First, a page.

Kroll, provider of services and digital products related to valuation, governance, risk and transparency has announced the results of its inaugural Threat Landscape Report, revealing ransomware as the dominant threat type in Q3 2021.
The report, which will be published quarterly, looks at the evolution of cyber threats, including the most prominent threat incident attack methods, most prominent threat actor groups, most targeted sectors and risks on the horizon.
The report shows that instances of ransomware attacks in Q3 2021 more than doubled since Q1 2021, from 20 per cent to 46 per cent, fuelled by an exponential increase in the initial access broker marketplace. Business email compromise (BEC) incidents fell by four per cent quarter on quarter, accounting for 29 per cent of attacks in Q3 and becoming the second most common dominant threat type. Incidents of unauthorised access and the risk of insider threats also increased, but to a lesser extent than ransomware, accounting for 25 per cent of incidents in the same period.
Ioan Peters, Managing Director and Co-Regional Lead in EMEA for Kroll’s Cyber Risk practice, says: “Ransomware remains a huge threat to organisations of all shapes and sizes. We’ve seen threat actors mobilise and expand their efforts since the beginning of the pandemic, and incidents like the Conti leak only serve to democratise the methods used by cybercriminals to gain access to businesses. An ounce of prevention is worth a pound of cure when it comes to ransomware, so we encourage all businesses to constantly evaluate the security controls they have deployed rather than waiting for an incident to occur.”
Most targeted sectors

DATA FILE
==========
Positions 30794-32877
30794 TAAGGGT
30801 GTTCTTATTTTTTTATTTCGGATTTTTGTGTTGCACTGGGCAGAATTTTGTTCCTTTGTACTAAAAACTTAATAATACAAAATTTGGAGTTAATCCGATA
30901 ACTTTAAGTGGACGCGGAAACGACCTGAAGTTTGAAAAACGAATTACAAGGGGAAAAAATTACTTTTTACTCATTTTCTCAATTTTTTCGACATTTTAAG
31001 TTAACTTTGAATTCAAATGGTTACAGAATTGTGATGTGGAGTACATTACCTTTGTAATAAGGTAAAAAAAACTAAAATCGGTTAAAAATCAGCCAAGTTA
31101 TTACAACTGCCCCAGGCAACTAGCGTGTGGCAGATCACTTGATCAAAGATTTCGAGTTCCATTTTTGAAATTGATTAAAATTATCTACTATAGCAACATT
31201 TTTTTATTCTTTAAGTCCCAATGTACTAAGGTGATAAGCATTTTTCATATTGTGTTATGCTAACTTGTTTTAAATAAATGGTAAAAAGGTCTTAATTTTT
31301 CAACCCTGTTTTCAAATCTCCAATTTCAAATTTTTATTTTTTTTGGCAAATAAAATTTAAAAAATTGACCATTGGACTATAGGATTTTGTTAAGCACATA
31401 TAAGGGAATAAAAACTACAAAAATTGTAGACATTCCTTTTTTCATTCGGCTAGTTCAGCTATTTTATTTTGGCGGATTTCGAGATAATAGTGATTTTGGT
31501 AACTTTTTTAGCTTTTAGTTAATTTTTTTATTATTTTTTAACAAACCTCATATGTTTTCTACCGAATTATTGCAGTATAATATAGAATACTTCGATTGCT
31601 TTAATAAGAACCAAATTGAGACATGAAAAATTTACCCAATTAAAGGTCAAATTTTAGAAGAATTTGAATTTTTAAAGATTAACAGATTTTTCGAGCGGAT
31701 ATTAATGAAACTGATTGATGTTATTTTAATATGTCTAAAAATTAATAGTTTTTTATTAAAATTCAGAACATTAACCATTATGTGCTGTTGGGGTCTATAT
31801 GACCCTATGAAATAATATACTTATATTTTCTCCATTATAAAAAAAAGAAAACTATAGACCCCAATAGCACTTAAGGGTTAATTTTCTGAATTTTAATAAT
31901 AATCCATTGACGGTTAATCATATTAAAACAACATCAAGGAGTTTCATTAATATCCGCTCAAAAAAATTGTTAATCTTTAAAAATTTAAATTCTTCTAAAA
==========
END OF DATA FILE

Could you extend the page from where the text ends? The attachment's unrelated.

The professional services sector remained the most targeted sector overall in Q3, increasing its dominance by nearly four per cent on the previous quarter’s figures to 22 per cent. This is most likely due to attackers increasingly utilising supply chain breaches within professional services firms to reach as many victims as possible in a single attack.
Additional sectors that were heavily targeted in Q3 include technology and telecommunications (13%), financial services (13%), health care (12%) and manufacturing (10%).
Peters added: “Attacks on the global health care sector are particularly astounding given the strain on these services through the pandemic. Following an initial ‘ceasefire’ from threat groups in March 2020, the Conti group, which accounted for the largest number of incidents in Q3 (31%), has developed a reputation for targeting hospitals and other emergency medical services. Sadly, these attacks can result in life-threatening consequences, and therefore, these organisations do need to focus on ensuring that they have all possible safeguards in place.”
Phishing and social engineering remained the most prominent infection vectors in Q3, despite instances falling by nine per cent. Strikingly, third-party vulnerability exploitation was up 12 per cent on the previous quarter as threat actors weaponised the pandemic and used it as an opportunity to hit vulnerable businesses as they move more of their operations online.
Peters concluded: “As the pandemic continues to impact the way we work globally, the risks poised from threat actors looking to take advantage of business vulnerabilities have increased as security teams struggle to keep up.
“Businesses must ensure they are evolving with threats to ensure maximum protection for their business and clients. Strong identity protection such as multifactor authentication (MFA) is often the best step a business can take to protect itself in terms of outlay and reward. It’s relatively simple to set up and can prevent an overwhelming majority of attacks. A large majority of Q3 victims were businesses that did not have fully implemented MFA in place.”